Resilience: Powering through challenging times

13:00 | 29/10/2020 Science - Technology

(VEN) - COVID-19 has taught many lessons, including the essential role of reliable electricity, particularly in times of crisis. Whether it’s keeping hospital lights and equipment running, or allowing people to stay connected via internet and social media, electricity has been critical during the pandemic.

GE Gas Power recently convened a panel discussion featuring its global and Asia experts to discuss innovative remote strategies and technologies, and shared examples of how they have supported customers, communities and economies during this period.

“As COVID-19 struck our region, we had to react quickly and rapidly,” explained Ramesh Singaram, CEO and President for Asia at GE Gas Power."

Immediately, power plant operators were looking to understand which outages could be postponed until later in the year, given the months-long lockdowns. Next, how to prioritize the outages scheduled for the second half of 2020 that could be moved into 2021. They also needed to know that ongoing outages and power plant commissioning projects would continue, and that any unplanned repair work would be completed effectively and efficiently.

At the heart of GE’s response was a focus on staying closely engaged with customers. This included consulting on timelines and approaches, and offering advisory informed by the millions of hours of global gas turbine operating experience, and data and onsite inspections made possible by GE’s advanced remote engineering technologies.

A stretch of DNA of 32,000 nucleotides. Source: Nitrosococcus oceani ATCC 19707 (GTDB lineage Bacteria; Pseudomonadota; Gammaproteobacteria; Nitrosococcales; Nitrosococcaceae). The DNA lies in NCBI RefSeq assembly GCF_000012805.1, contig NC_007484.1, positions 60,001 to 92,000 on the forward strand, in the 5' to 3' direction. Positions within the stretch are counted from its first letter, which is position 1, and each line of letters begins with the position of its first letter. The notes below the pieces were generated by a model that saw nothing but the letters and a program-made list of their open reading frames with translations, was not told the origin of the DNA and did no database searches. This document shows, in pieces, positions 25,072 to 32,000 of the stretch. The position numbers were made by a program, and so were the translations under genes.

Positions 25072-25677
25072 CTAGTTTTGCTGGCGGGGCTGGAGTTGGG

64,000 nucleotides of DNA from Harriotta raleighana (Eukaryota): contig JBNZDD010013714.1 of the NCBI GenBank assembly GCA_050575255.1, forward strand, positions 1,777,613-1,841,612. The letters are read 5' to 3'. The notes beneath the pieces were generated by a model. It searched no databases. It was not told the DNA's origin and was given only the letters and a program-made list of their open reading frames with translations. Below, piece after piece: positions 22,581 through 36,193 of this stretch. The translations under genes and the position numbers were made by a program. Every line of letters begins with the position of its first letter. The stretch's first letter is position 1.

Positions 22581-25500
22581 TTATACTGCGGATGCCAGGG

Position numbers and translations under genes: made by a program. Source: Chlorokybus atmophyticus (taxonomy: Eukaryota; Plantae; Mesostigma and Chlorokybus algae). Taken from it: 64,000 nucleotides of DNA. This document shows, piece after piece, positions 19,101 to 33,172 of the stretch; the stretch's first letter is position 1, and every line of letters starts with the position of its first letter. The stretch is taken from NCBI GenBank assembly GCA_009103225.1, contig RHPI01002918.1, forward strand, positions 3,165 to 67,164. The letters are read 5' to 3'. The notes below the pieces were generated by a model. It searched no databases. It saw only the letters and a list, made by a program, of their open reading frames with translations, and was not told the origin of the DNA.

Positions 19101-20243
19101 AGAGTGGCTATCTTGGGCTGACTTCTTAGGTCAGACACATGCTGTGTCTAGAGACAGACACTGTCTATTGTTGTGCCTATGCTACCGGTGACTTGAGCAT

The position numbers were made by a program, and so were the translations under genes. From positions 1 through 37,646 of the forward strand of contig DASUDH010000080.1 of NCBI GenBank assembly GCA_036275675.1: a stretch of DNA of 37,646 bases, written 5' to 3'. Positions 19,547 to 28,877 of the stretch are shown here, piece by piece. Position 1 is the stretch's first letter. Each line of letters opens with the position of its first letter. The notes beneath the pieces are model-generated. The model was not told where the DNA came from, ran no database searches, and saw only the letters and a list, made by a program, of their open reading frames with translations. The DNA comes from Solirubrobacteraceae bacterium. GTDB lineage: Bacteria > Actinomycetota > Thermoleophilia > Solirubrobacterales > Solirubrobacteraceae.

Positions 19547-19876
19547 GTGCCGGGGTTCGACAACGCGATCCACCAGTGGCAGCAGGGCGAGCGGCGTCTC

Outages, repairs and commissioning continued

As a result, GE Gas Power supported a large number of outages, repairs and plant commissionings over the past six months. Globally, between March and August, GE oversaw the launch of commercial operations of 14 projects, equivalent to about 3,900 megawatts (MW), and so far this year, started 259 major outages, about 80% of the original Jan-June 2020 plan.

In the Asia region, service teams conducted 177 customer events, including 48 major outages, and deployed more than 1,300 people to sites during the first half of 2020. Since April, GE has conducted six remote customer support sessions in Asia and 15 remote borescope inspections using GE’s digital tool (Mentor Visual IQ).

For example, GE is using tools such as HelpLightning, an interactive merged reality platform, to give customers real-time technical support when and where they need it. GE also has been using remote borescopes for inspecting the inside of gas turbines, while GE’s gas turbine remote monitoring and diagnostics teams are giving customers insights on the performance of their existing fleets. These technologies not only help assess the timing of outages but are also being used to perform outages and repairs. In the spring, amidst the pandemic lockdowns and travel restrictions, GE used HelpLightning in more than 1,000 cases across Asia to support outage tasks, including a 9FB bucket installation in China and a similar installation in Taiwan.